5Q' w/Zakary Hallett "Beneath the Skin" Director

Beneath the Skin (22 min) dir: Zakary Hallett


#1: Can you describe your movie and why somebody should see it in less than 280 characters?

Beneath the Skin explores the individuality within us all and our desire to be ourselves in an environment designed to make us all the same. The blend of surrealism and everyday life makes you consider whether or not you show your true self to the world each day.

#2: What do you want the Borrego Springs Film Festival audience to know about your film that isn’t obvious from its title?

This film was written and made during my senior year of university, during a time when a lot of people around me didn't seem happy with the direction their life was heading. I couldn't understand the willingness to settle and accept a life decided for me, and I was inspired to share my feelings in a manner that everyone could relate to through the story of Beneath the Skin. Myself and four other directors each made a short film in the span of three months, helping each other with each film and working together as a creative collective. I skipped classes, ignored far too much schoolwork, and had the time of my life as I helped my friends bring their films to life and also had their help creating mine. While being removed enough to capture feelings everyone has at some point or another (or all the time), this film will forever be a preserved representation of a period in my life in which I really discovered who I want to be.


#3: What is your movie making background?  Tell us about yourself.

While I don't know what started it, I've been interested in filmmaking as long as I can remember. Starting when I was 7 or 8, I played around with cameras and recorded what often ended up being sketch-style comedy films with my friends, first on VHS tape edited all in-camera, then to digital camcorders and finally cinema cameras as my interest grew. Since I was in high school, I knew all I really wanted was to be a filmmaker, but I was too afraid of the lack of stability to commit to that as a career. But, after consistently spending much of my free time on new film projects with friends for the better part of four or five years, I committed to a Cinema Studies major at the end of my second year at Oakland University (only after switching between six other majors).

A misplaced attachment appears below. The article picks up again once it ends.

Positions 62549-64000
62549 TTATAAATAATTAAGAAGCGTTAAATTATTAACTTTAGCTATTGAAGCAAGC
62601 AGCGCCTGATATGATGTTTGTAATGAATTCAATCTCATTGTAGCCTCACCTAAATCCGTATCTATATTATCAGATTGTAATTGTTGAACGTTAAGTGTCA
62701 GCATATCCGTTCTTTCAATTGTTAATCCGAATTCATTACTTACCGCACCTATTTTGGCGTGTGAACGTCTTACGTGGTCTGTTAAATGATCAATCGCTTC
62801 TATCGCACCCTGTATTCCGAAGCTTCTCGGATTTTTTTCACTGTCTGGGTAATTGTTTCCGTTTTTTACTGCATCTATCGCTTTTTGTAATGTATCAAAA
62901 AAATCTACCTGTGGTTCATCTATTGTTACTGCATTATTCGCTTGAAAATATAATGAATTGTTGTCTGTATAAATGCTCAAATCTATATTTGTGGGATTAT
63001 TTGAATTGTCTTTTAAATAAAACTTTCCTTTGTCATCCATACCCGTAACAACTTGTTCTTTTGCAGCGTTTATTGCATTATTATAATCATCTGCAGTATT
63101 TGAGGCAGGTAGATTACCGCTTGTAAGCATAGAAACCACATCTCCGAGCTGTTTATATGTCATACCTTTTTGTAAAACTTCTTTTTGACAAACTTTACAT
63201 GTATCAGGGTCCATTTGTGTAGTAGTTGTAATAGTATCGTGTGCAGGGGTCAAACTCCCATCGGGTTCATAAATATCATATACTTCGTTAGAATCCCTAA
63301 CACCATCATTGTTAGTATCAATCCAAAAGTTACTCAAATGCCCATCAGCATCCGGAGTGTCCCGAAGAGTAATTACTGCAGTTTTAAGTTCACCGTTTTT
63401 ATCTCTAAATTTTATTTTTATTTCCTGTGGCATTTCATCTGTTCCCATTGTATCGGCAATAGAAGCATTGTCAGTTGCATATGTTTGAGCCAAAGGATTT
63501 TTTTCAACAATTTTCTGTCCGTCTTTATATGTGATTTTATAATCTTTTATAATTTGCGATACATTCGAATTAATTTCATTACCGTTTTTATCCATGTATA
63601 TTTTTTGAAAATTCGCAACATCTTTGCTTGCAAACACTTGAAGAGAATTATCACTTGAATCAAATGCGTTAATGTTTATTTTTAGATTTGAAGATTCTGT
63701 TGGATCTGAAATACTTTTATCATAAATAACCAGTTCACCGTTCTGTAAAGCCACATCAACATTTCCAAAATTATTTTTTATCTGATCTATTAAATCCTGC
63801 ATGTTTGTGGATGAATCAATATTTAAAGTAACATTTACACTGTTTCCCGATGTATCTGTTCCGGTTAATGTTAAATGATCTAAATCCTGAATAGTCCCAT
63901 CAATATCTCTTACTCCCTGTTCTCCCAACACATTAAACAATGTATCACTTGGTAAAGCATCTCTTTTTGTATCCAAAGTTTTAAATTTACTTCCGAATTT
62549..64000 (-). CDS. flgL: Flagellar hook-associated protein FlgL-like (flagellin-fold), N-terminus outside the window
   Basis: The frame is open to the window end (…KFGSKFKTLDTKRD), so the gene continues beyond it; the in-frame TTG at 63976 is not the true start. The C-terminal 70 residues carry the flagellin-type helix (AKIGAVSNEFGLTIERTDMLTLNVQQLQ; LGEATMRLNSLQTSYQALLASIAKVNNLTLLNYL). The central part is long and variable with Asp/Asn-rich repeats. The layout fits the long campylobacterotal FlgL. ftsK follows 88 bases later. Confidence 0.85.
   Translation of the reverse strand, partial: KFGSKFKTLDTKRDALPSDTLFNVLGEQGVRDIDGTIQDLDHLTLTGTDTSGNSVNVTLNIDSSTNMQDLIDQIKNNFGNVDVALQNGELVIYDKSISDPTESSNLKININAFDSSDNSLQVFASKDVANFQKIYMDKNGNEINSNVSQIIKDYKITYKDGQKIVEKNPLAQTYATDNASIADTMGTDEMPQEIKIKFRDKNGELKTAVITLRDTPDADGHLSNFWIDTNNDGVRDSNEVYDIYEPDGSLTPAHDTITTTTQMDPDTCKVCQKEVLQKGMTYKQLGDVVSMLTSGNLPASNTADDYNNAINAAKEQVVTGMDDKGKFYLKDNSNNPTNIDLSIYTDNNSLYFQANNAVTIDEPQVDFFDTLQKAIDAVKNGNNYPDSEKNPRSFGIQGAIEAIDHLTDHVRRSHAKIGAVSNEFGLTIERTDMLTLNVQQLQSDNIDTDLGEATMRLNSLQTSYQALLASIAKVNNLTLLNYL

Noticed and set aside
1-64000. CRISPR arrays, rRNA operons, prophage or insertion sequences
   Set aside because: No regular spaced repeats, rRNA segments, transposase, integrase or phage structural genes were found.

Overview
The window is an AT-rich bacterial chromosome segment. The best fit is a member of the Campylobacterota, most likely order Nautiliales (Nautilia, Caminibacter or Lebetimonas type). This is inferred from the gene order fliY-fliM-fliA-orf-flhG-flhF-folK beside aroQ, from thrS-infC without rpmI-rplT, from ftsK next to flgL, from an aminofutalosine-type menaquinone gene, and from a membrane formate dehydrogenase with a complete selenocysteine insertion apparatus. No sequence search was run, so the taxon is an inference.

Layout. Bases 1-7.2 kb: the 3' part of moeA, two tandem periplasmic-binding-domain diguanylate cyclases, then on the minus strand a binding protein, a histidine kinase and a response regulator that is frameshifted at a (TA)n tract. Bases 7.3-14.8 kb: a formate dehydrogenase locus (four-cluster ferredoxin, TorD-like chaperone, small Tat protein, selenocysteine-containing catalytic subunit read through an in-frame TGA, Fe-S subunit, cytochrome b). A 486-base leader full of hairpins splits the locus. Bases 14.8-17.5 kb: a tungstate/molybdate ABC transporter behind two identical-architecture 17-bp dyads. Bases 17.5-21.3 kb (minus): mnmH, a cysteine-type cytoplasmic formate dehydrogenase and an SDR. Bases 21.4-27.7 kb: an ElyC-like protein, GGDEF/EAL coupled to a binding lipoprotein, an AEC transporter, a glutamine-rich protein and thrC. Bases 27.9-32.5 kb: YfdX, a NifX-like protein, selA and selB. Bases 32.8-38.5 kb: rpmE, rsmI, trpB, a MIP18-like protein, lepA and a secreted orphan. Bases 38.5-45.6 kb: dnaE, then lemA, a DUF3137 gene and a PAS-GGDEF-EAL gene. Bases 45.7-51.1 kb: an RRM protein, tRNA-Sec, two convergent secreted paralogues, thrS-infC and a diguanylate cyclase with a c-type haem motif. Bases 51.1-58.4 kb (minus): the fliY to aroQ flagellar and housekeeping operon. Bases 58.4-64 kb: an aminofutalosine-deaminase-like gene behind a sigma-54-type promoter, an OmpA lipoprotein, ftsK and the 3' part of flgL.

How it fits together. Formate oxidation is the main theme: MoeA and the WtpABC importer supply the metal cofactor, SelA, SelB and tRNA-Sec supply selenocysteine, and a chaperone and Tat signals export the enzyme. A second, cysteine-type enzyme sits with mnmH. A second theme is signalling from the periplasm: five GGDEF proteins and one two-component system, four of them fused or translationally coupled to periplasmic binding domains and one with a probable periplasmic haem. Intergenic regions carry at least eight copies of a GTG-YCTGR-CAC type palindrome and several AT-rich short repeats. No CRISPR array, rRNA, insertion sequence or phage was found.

I learned all I could from the analytical side of film studies and applied it to the way I handled filmmaking, constantly growing my skill set. Just before entering my final year of college education, I started a film production company called Qualia Creative with other directors who were just as committed as I was. Within a month of graduating from Oakland University with a bachelor's degree in Cinema Studies, I moved to Los Angeles with the other members of Qualia. We continued to create as often as we could, focusing 100 percent of our time on filmmaking.

I still continue to focus my time on film content, treating each day as a new lesson in filmmaking and striving to become a better storyteller with every shot of every film.

Photo 4 Outside_Door.jpg

#4: What was the biggest lesson learned in getting your film made?

Beneath the Skin was my first true short film as a director. I had filmed various things for years, never with a plan or script and never really finishing a project. Beneath the Skin was a turning point, as I took the craft much more seriously and enabled myself to follow through with what I set out to do. I developed the project with a few fellow filmmakers during the months beforehand, in the middle of day-and-night shooting schedules of their own short films. I received a lot of great help from some incredibly talented people, and I made the film I set out to make.

I learned a lot about filmmaking and even more about myself, both as a filmmaker and as a person. I learned how much work it takes to not give up. And I learned that the effort you put in off screen shows up on screen, and is almost always worth it.

I also learned that filmmaking has to be personal. Even if the story doesn't deal with exact situations you've personally dealt with, it inherently is made from your perspective of the world. Because of this bond, each film not only will reflect your perception, it absolutely should reflect that.

Photo 2 Drawing_Face.jpg

#5: What does the future hold for your film and you?

So far, Beneath the Skin has been shown in film festivals in a few cities across the United States as well as in London, where it won Best Soundtrack at the Little Wing Film Festival. My hope is to show as many people as I can while I develop new projects and continue creating and learning as much as I can.

Photo 6 BagCam.jpg
Matthew NothelferComment